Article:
Climate solutions think-tank Beyond Zero Emissions (BZE) and the University of Melbourne are launching a joint project that hopes to help developers build smarter buildings: eco-friendly and energy-efficient.
The Zero Carbon Australia Buildings Plan, to be unveiled Thursday, will showcase a blueprint aimed at helping existing buildings cut their energy usage by half. Residential and commercial buildings can achieve maximum energy efficiency in 10 years.
BZE Research Director and Lead Author Trent Hawkins notes Australian buildings are not up to the challenges of the time. They are generally “too hot in summer, too cold in winter, and use a phenomenal amount of energy to run basic services,” he explained. The plan also scraps gas-operated appliances to be replaced by more efficient and healthy technology. “This plan shows how Australia can transform our existing buildings to reduce energy bills, increase comfort and health, and generate renewable energy,” he said.
The plan projects residential building sector to cut 53 per cent of energy use, with some typical home categories seeing over 70 per cent reduction, and commercial buildings can reduce energy use by 44 per cent.
Going gas-free is a key element of moving towards zero emissions. The plan, if implemented, has multiple benefits: households get a new level of control over their energy bills, it could remove the need for the polluting and unpopular coal-seam gas industry, and it would stimulate employment in trades and services for the buildings sector by tens of thousands of jobs, BZE said.
Australian households spend $15 billion per year on electricity and gas bills. The modelling shows that this plan could save up to $40 billion over the next 30 years, compared to business as usual,” Mr Hawkins explained.
BZE introduced the idea of a 100 per cent renewable electricity grid to Australia’s political and public discussion with the 2010 Stationary Energy Plan.
Mr Hawkins concludes his group wants to start the conversation on how Australia can fix its buildings. “By taking action now, we can start to curb the environmental impact of our energy-hungry buildings – and improve life for us as occupants,” he said.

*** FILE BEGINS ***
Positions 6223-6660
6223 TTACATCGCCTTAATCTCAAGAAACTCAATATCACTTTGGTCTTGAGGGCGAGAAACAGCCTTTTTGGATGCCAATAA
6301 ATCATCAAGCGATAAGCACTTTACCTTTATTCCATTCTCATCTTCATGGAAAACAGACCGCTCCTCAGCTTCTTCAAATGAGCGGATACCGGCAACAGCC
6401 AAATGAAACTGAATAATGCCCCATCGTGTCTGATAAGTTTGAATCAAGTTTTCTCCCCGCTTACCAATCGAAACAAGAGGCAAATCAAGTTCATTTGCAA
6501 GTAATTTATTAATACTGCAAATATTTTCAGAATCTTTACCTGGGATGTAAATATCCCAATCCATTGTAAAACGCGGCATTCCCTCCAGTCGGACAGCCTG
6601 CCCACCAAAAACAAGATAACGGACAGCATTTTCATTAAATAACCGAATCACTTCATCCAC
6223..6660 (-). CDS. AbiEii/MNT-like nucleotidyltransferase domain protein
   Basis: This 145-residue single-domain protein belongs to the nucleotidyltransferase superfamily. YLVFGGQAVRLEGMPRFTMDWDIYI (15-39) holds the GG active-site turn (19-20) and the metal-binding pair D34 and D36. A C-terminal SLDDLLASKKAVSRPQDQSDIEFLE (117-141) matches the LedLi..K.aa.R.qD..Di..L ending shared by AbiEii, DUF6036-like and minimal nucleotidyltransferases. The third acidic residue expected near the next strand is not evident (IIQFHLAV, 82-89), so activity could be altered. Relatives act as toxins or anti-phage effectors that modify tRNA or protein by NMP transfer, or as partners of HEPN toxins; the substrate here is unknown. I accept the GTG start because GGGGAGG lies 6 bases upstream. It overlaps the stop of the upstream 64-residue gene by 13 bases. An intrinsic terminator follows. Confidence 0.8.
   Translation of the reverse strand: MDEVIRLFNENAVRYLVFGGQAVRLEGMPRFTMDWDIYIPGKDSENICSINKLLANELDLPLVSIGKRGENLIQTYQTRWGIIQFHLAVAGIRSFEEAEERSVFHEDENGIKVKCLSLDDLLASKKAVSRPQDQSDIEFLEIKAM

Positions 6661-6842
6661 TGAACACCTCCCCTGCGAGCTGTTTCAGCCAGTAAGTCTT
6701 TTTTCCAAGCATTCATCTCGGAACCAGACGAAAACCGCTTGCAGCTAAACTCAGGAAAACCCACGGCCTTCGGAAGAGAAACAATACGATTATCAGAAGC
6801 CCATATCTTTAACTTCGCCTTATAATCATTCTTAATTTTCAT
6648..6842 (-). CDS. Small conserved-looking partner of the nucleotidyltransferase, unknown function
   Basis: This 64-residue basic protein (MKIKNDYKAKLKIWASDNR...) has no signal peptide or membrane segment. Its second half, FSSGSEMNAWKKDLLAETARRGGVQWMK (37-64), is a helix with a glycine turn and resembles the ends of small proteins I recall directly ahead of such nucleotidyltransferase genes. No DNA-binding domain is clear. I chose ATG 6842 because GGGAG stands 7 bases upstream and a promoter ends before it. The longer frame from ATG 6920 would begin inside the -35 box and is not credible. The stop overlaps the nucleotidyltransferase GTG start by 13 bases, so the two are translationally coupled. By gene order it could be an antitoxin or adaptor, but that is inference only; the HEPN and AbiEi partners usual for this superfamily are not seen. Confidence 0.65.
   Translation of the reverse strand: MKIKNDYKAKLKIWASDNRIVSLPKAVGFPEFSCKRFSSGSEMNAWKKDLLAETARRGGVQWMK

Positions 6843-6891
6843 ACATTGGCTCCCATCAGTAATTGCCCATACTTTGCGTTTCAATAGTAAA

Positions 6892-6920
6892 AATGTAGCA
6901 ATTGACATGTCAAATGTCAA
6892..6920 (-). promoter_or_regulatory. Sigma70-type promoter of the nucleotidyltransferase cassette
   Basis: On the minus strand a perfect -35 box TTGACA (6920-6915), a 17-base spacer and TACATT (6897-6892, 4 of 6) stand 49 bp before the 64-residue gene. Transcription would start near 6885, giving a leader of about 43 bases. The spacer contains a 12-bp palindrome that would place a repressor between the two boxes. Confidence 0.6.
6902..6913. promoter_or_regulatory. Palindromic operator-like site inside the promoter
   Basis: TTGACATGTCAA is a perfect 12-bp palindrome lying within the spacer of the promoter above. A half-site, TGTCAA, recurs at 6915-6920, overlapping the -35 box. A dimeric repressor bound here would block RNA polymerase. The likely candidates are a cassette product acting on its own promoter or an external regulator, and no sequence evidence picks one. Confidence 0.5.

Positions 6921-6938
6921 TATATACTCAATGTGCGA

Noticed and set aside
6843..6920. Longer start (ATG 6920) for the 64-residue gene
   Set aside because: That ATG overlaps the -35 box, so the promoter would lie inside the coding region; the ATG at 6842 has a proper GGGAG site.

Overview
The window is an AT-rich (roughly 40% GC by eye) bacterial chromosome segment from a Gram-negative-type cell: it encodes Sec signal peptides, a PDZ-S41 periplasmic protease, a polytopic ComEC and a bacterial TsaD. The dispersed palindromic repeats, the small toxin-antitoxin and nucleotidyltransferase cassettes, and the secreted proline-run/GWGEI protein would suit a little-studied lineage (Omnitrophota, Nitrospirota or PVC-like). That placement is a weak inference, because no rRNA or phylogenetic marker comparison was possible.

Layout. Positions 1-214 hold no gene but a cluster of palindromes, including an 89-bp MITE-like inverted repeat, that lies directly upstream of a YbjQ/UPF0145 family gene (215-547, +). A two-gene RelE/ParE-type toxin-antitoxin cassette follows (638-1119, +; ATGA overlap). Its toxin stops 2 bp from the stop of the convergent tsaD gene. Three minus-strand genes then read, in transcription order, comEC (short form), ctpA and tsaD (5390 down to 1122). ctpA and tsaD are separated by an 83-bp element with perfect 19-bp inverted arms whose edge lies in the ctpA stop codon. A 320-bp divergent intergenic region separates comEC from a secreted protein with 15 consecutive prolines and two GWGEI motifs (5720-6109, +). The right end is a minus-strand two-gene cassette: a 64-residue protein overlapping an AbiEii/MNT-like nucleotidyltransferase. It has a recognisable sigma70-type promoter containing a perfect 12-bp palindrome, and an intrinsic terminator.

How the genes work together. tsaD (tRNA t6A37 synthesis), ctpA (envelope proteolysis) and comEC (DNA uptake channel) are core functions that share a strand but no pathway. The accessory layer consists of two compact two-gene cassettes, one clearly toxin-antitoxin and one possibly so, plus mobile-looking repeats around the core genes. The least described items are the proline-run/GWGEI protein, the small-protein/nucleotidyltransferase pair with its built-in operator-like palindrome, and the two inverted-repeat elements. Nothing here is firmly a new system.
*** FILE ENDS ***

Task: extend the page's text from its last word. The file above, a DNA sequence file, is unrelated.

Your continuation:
BZE is one of the grassroots’ movements that support Australia’s drive towards a cleaner and more sustainable energy source.
By 2020, Australia aims to generate 20 per cent of its energy needs from renewables. The Climate Commission earlier released a modelling of Australia’s future energy usage that consistently indicates increased reliance on solar energy. By 2050, solar photovoltaics are projected to provide 29 per cent of Australia’s power needs.
Last year, the Climate Commission released a report– The Critical Decade: Generating a renewable Australia– which projects the unlimited potential of renewables, particularly solar.
The report underscores a major shift in global energy policy moving towards renewables and Australia has an advantage given the enormous potential for solar generation as the world’s sunniest continent.
The report also highlights major developments in Australia such as the cost of solar photovoltaic systems which have significantly dropped over the years enabling more consumers to shift to such technology.
In 2012, over one million rooftop solar photovoltaic systems were installed, up from about 8,000 in 2007. About 2.6 million people, 11 per cent of our population, now use the sun for their electricity needs, the report said.
The Commission also admitted that while Australia generated $60 billion from the export of coal and gas, 80 per cent of global fossil fuel resources need to stay in the ground to limit global temperature increase to a relatively safe 2C.
Largest solar panels in the Southern Hemisphere
Last week, Australia reached another milestone with the announcement of large-scale solar power stations to be built in New South Wales costing a combined total of $450 million.
The Australia Renewable Energy Agency approved the fund of $166.7 million while the NSW Government committed $64.9 million to support the project.
The power stations will be built in two separate locations: Broken Hill (NSW) and Nyngan (NSW) which will generate a capacity of up to 155 megawatts (MW) (AC) of electricity. Construction in Nyngan is due on January 2014 and Broken Hill, July 2014 to be completed in 2015.
AGL Energy Pty Ltd was named to build the project and has contracted First Solar to do the engineering, procurement and construction (EPC) of the project. First Solar will build the power stations using its thin film PV technology and will maintain the facilities for an initial five year period following construction.
The Federal Government says these will be the largest solar power stations in the Southern Hemisphere.
Mark Butler MP, Minister for Climate Change, said the project will cover a combined area four times the size of the Sydney CBD.
Blog Link: Asian Correspondent
- AGL, First Solar to Develop Australia’s Largest Solar Project (bloomberg.com)
- Australia to get Southern Hemisphere’s largest solar PV plant (gizmag.com)
- Two New Projects Boost Australia’s Solar Power Mix (energyrefuge.com)
- Rapid uptake of solar panels puts dent in electricity market, report shows (abc.net.au)
- Renewable Energy Prices Continue to Fall (peakoil.com)
- Australia to move ahead with massive solar project (solardaily.com)
- First Solar and AGL To Deliver Australia’s Largest Solar Project (thealarmclock.com)
- Giant solar power station for far western NSW (abc.net.au)
- AGL secures extra funding to finally launch solar flagship (reneweconomy.com.au)